Full Text Available En Indonésie, comme dans les autres pays d’Asie du Sud-Est insulaire (Malaysia, Brunei, les Philippines, Singapour, Taiwan, la maison d’habitation ou la maison cérémonielle est l’objet d’un fort investissement identitaire au niveau de l’ethnie et/ou de la région. Elle donne lieu à des présentations à la fois muséographiques (éléments architecturaux, sculptures, motifs décoratifs, maquettes et touristiques, dont certaines reprennent le concept du « musée vivant  ». L’idée de « représentation » est définie selon ses différents sens, en analysant la position des unités de signification sous-jacentes au processus de la représentation, dans une perspective sémiologique (Barthes, notamment en confrontant les notions d’index (la référence, d’icône (la ressemblance et de symbole (la convention. Le Parc de la belle Indonésie en miniature (Taman Mini Indonesia Indah, un parc à thème architectural construit en 1975 sous le régime de l’Ordre nouveau du président Suharto dans la banlieue de Jakarta, en est un exemple paradigmatique. Il décline le patrimoine architectural du pays, en une représentation englobante de la culture nationale, mise en scène autour de la transition vers ce qui est conçu comme la « modernité ». La notion de « diversité culturelle » fait l’objet d’une comparaison, dans son traitement muséographique le plus courant en Indonésie et dans son développement au Taman Mini.In Indonesia, as in the other countries of insular Southeast Asia (Malaysia, Brunei, the Philippines, Singapore, Taiwan, the house, used either as a dwelling or for ceremonial occasions, is a focus of identity at both the ethnic and regional levels. As a building, the house is a focus of displays, both in museums (architectural features, sculptures, decorative patterns, house models and for tourism, sometimes associated with the concept of the “living museum.” The idea of

  3. Projecting range-wide sun bear population trends using tree cover and camera-trap bycatch data.

    Science.gov (United States)

    Scotson, Lorraine; Fredriksson, Gabriella; Ngoprasert, Dusit; Wong, Wai-Ming; Fieberg, John

    2017-01-01

    Monitoring population trends of threatened species requires standardized techniques that can be applied over broad areas and repeated through time. Sun bears Helarctos malayanus are a forest dependent tropical bear found throughout most of Southeast Asia. Previous estimates of global population trends have relied on expert opinion and cannot be systematically replicated. We combined data from 1,463 camera traps within 31 field sites across sun bear range to model the relationship between photo catch rates of sun bears and tree cover. Sun bears were detected in all levels of tree cover above 20%, and the probability of presence was positively associated with the amount of tree cover within a 6-km2 buffer of the camera traps. We used the relationship between catch rates and tree cover across space to infer temporal trends in sun bear abundance in response to tree cover loss at country and global-scales. Our model-based projections based on this "space for time" substitution suggested that sun bear population declines associated with tree cover loss between 2000-2014 in mainland southeast Asia were ~9%, with declines highest in Cambodia and lowest in Myanmar. During the same period, sun bear populations in insular southeast Asia (Malaysia, Indonesia and Brunei) were projected to have declined at a much higher rate (22%). Cast forward over 30-years, from the year 2000, by assuming a constant rate of change in tree cover, we projected population declines in the insular region that surpassed 50%, meeting the IUCN criteria for endangered if sun bears were listed on the population level. Although this approach requires several assumptions, most notably that trends in abundance across space can be used to infer temporal trends, population projections using remotely sensed tree cover data may serve as a useful alternative (or supplement) to expert opinion. The advantages of this approach is that it is objective, data-driven, repeatable, and it requires that all assumptions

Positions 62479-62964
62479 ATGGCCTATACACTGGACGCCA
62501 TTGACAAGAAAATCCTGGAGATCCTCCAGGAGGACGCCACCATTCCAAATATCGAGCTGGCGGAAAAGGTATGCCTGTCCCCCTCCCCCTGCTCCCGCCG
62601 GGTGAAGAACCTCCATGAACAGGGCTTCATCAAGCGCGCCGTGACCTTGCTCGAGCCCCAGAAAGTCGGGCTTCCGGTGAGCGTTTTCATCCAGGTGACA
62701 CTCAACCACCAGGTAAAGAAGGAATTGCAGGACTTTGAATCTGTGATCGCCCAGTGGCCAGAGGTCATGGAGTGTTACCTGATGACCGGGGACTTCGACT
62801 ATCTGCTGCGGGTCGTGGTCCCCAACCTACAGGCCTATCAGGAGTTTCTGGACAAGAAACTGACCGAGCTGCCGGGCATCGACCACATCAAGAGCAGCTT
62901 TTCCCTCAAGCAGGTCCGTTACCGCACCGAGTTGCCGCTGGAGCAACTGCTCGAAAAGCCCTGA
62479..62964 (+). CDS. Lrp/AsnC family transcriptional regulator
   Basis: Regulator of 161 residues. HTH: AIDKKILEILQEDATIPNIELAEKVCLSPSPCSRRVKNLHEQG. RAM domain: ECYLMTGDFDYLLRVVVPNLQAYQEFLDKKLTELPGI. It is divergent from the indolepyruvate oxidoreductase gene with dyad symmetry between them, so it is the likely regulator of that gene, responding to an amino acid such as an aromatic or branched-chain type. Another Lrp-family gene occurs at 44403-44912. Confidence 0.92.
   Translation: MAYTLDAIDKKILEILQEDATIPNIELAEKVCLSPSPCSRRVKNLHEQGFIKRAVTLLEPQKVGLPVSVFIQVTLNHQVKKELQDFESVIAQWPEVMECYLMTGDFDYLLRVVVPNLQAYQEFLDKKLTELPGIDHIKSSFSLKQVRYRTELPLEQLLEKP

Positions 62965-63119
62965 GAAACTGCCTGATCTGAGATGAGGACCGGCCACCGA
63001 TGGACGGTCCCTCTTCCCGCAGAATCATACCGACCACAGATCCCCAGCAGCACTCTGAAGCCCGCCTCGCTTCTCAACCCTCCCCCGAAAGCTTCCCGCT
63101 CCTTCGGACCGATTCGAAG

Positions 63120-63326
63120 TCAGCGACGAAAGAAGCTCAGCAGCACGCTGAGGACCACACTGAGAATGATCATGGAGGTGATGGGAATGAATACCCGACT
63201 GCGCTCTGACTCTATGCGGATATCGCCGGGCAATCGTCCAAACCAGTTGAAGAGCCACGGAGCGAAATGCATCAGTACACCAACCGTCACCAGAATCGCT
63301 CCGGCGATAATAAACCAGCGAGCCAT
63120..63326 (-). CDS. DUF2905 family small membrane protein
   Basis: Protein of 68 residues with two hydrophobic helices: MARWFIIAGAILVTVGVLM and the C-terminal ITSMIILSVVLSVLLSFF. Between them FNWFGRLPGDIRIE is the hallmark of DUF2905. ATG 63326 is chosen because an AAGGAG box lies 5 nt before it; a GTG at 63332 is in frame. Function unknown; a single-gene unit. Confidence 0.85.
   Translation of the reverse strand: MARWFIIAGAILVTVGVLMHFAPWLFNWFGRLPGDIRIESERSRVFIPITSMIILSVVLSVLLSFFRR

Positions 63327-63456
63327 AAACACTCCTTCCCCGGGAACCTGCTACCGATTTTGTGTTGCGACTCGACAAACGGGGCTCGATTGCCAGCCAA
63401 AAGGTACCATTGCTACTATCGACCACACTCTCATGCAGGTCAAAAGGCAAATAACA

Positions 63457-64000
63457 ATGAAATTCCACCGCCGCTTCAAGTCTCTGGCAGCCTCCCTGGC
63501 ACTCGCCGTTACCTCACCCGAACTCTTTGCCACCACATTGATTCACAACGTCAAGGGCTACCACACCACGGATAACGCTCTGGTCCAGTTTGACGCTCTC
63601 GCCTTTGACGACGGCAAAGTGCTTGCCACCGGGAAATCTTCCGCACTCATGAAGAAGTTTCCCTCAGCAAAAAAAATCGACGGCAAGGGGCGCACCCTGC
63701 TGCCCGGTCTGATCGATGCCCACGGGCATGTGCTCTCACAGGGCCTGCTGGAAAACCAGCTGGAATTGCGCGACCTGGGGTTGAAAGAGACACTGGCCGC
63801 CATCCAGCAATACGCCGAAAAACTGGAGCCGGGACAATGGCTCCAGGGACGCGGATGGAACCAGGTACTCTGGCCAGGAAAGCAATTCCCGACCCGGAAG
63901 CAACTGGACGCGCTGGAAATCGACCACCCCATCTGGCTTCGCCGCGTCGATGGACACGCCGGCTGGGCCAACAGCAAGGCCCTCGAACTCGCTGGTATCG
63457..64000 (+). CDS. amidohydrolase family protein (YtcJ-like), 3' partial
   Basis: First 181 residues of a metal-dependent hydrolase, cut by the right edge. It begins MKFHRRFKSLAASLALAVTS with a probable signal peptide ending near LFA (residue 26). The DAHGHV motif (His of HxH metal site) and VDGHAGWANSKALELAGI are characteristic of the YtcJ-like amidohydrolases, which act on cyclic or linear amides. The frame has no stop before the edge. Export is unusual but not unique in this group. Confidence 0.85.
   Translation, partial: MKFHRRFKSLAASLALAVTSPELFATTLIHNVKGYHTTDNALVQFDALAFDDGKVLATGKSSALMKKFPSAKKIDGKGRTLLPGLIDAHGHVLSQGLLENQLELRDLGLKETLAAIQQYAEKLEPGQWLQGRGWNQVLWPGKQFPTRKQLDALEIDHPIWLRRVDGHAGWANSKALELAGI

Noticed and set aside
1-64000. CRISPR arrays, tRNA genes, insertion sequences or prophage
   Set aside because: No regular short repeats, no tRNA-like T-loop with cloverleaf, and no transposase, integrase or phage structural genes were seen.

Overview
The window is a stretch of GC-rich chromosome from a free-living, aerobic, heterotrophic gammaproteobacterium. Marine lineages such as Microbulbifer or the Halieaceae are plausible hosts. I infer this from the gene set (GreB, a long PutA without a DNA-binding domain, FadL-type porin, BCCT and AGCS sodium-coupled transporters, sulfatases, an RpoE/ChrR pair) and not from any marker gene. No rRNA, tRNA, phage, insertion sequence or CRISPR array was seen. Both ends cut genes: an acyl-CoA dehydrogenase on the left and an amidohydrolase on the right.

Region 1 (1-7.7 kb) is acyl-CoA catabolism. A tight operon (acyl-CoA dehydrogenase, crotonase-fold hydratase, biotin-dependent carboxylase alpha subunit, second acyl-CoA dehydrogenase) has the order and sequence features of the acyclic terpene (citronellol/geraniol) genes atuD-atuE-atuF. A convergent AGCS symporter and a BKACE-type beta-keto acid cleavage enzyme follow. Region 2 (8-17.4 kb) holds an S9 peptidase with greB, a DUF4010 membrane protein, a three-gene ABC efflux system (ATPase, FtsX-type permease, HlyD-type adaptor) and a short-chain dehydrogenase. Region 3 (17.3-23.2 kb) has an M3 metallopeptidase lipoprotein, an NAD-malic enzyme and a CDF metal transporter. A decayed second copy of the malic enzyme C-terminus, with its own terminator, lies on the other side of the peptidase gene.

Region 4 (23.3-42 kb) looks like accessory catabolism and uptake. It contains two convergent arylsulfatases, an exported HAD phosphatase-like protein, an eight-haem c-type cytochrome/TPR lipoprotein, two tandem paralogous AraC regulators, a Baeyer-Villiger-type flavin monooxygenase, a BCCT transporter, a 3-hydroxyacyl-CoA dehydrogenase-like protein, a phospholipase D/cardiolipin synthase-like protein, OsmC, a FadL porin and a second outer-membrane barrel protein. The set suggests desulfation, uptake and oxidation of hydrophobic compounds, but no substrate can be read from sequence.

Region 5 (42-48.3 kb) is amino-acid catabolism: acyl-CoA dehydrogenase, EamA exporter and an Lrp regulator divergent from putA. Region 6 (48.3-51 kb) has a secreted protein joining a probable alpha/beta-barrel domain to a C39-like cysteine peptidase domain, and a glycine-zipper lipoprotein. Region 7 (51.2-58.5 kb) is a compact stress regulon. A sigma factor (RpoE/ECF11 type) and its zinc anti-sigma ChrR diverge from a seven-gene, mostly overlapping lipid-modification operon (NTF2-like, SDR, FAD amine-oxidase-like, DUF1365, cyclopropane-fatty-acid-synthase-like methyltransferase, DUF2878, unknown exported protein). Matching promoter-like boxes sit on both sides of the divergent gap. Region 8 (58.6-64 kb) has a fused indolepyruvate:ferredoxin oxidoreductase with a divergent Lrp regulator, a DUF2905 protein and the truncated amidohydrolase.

4. Psychiatric disorders in ASEAN-migrants in Malaysia--a university hospital experience.

    Science.gov (United States)

    Krahl, W; Hashim, A

    1998-09-01

    Malaysia's workforce presently includes 13% foreigners most coming from the neighboring ASEAN-countries. No data of the prevalence of psychiatric disorders amongst this population is currently available. All patients from ASEAN-countries admitted to the University Hospital, Kuala Lumpur between January 1994 and June 1996 were included in a prospective study. During the study period 39 patients were admitted. Five patients were male (12.8%) and 34 female (87.2%). Most came from Indonesia (51.3%) and the Philippines (41.0%), while one each was from Brunei, Singapore and Thailand. Thirty (76.9%) were working in Malaysia as unskilled workers, 23 (59.0%) as maids. Six of the patients (15.4%) were married to Malaysians and only three (7.2%) held white-collar jobs. Three patients (7.2%) received the diagnosis schizophrenia and ten (25.6%) acute and transient psychotic disorder. Two (5.1%) were diagnosed as bipolar affective disorder--manic and two (5.1%) as depression without psychotic features. Five patients (12.8%) were depressed and had as well presence of psychotic features. Adjustment disorders mostly with depressed mood was diagnosed in fourteen (35.9%), three (7.2%) received another diagnosis. The study showed high rates of acute and transient psychosis as well as adjustment disorders indicating high stress level in this population. In particular maids from Indonesia and the Philippines with their dependent and isolated situation seem vulnerable to develop psychiatric disorders. However, overall the rates of psychiatric admissions (only 1.3%) in the ASEAN-nationals is relatively low and tends to support the view that migrants do not suffer from an excess of mental disorders.